Armless Iraqi Boy Bears No Grudges for U.S. Bombing

Mon August 11, 2003 02:25 PM ET

By Gideon Long
LONDON (Reuters) - A boy whose armless torso, horrific burns and haunted eyes symbolized civilian suffering in the Iraq war smiled for the cameras Monday and said he bore no grudges against U.S. forces for his injuries.

Ali Ismaeel Abbas, 13, victim of a U.S. bombing raid on Baghdad that killed his parents and other family members, spoke to reporters at Queen Mary's Hospital in London where he and another Iraqi boy are due to be fitted with artificial limbs.

In a sign of his affection for Britain's biggest soccer club, Ali said he wanted a Manchester United logo on one of the artificial arms he will be given.

"I'm looking forward to getting the ... limbs as soon as possible," said Ali, speaking through a translator.

"He's very grateful to the British people and he assures us he has no bitter feelings," said Zafar Khan, chairman of the Limbless Association, which is affiliated to the rehabilitation center where the boys will be treated.

"Even for the Americans he has no grudges."

Ali, whose photograph was splashed across the world's newspapers in April as he lay in a Baghdad hospital after the bombing raid, had both his arms blown off during the attack.

His father, pregnant mother, brother, aunt, three cousins and three other relatives were all killed.

Ahmed Mohammed Hamza, 14, who appeared before the cameras with Ali, lost part of his left leg and his right arm in a similar incident.


The Kuwaiti medical team accompanying the boys seemed eager to parade them as envoys for global peace, but Ali and Ahmed looked relaxed and unassuming as they sat before dozens of photographers and TV cameramen at the hospital.

Ali, making his first public appearance in Britain since arriving for treatment, wore a denim shirt over the stumps of his arms. Ahmed, in a wheelchair, wore a blue and white T-shirt adorned with a picture of England soccer captain David Beckham.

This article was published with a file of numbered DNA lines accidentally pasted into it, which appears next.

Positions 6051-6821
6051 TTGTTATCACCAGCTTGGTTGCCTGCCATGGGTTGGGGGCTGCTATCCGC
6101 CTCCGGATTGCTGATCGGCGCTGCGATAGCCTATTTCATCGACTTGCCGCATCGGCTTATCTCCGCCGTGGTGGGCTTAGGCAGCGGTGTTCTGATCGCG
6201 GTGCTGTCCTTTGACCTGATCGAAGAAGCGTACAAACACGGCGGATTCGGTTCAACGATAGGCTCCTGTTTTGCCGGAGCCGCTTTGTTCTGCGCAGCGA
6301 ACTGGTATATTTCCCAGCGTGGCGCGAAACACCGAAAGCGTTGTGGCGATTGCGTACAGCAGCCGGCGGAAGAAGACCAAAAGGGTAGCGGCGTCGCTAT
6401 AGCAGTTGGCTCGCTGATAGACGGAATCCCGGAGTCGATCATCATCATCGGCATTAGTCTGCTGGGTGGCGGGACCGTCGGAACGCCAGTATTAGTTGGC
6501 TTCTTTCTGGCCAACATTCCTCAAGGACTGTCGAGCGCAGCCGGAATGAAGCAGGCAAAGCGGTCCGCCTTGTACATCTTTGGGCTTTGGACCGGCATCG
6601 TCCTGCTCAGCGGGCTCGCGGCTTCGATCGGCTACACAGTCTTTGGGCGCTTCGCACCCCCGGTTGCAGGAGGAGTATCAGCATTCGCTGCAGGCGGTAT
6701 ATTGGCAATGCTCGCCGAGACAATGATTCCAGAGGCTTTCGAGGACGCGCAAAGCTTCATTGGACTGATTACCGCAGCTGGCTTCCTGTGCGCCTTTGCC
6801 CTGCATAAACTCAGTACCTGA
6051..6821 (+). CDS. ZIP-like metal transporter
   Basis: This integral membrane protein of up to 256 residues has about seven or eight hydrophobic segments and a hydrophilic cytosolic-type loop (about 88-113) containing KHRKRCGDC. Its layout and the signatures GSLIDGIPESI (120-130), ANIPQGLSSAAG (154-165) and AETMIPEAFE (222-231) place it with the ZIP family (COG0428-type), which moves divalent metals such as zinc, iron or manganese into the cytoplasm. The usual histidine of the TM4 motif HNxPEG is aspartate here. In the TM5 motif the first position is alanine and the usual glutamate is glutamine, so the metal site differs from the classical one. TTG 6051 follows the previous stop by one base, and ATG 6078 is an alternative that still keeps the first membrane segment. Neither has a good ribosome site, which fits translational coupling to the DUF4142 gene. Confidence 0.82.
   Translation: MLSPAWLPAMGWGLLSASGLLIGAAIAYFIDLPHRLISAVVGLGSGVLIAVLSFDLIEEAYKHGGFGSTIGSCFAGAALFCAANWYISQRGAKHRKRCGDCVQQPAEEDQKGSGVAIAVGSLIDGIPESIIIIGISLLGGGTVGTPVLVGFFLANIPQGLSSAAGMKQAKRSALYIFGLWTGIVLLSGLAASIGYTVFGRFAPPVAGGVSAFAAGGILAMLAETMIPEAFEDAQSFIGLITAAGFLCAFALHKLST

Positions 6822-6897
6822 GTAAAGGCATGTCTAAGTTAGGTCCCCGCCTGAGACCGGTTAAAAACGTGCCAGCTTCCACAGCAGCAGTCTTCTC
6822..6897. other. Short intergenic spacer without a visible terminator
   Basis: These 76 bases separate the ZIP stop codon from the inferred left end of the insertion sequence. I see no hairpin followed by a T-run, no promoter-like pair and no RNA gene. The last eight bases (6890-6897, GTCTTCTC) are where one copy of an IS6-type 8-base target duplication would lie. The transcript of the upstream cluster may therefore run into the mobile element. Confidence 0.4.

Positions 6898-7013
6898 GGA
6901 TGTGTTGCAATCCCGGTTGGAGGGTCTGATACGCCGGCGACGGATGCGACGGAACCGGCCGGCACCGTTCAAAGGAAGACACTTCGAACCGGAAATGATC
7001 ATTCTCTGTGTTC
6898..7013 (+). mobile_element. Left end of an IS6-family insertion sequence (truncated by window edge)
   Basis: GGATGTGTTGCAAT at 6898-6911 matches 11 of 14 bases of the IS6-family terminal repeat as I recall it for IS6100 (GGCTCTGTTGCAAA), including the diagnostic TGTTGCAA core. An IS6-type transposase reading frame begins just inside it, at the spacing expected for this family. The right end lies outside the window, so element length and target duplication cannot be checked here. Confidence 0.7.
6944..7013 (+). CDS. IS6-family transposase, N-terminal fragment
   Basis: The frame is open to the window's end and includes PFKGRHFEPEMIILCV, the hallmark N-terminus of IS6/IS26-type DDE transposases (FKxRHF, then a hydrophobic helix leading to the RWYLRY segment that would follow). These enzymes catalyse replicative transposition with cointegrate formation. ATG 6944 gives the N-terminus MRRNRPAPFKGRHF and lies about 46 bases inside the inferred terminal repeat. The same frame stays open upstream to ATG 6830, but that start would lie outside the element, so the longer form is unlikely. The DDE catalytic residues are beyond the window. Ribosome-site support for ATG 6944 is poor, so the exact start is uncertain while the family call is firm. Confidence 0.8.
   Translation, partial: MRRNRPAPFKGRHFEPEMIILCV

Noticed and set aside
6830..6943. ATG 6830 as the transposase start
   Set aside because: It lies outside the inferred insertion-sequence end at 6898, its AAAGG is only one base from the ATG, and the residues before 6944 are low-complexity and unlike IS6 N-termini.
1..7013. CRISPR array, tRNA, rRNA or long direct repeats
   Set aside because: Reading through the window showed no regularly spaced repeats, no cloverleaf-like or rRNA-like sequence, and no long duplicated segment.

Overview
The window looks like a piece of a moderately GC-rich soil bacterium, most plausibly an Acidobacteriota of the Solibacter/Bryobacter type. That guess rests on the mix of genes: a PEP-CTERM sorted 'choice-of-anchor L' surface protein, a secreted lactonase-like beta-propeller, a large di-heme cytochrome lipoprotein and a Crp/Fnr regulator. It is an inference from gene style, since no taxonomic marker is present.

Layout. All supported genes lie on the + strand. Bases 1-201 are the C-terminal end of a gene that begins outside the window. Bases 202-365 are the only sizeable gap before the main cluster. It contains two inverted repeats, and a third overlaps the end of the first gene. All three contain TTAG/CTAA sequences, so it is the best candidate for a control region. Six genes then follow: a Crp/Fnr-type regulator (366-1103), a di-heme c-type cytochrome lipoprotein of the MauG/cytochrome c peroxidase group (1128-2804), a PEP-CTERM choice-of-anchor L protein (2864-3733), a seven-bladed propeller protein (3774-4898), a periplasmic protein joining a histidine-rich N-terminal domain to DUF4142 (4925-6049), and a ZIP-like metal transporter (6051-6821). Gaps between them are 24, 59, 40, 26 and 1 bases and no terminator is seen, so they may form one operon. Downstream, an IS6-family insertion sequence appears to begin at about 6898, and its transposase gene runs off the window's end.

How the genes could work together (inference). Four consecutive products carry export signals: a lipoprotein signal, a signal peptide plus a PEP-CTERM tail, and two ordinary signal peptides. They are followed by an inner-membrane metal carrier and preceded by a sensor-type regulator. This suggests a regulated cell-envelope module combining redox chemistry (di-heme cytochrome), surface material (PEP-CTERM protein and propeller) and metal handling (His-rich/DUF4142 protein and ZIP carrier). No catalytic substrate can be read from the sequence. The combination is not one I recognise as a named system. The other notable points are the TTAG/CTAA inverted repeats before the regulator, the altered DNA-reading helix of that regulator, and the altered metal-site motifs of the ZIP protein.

Nick Hillsdon, a limb specialist at the hospital, said both boys would sport Manchester United logos on their new arms.

"We asked Ali if he wanted a laminated Manchester United badge on the socket and he said he was keen on that," Hillsdon said.

"We were hoping we could get one of them to support a London club, but we asked the other guy and he said he wanted Manchester United as well."

Ali's injuries are particularly severe because his arms were blown off very high above the elbow. Doctors hope to fit him with rotating wrists and electrical hands that will allow him to do things like hold a book and turn the pages.

"We should be able to provide him with a high level of independence," said Dr Sellaiah Sooriakumaran, leader of the medical team treating the boys.

The limbs, each costing about $30,000-$40,000, will have to be changed regularly as the boys grow. The Kuwaiti government has said it will foot the bill for all medical care until the boys reach adolescence.

An Anglo-American research group, Iraq Body Count, estimated last week between 16,000 and 20,000 civilians were wounded in the war based on media reports and the findings of independent investigators. Britain and the United States say it is impossible to give any accurate figures.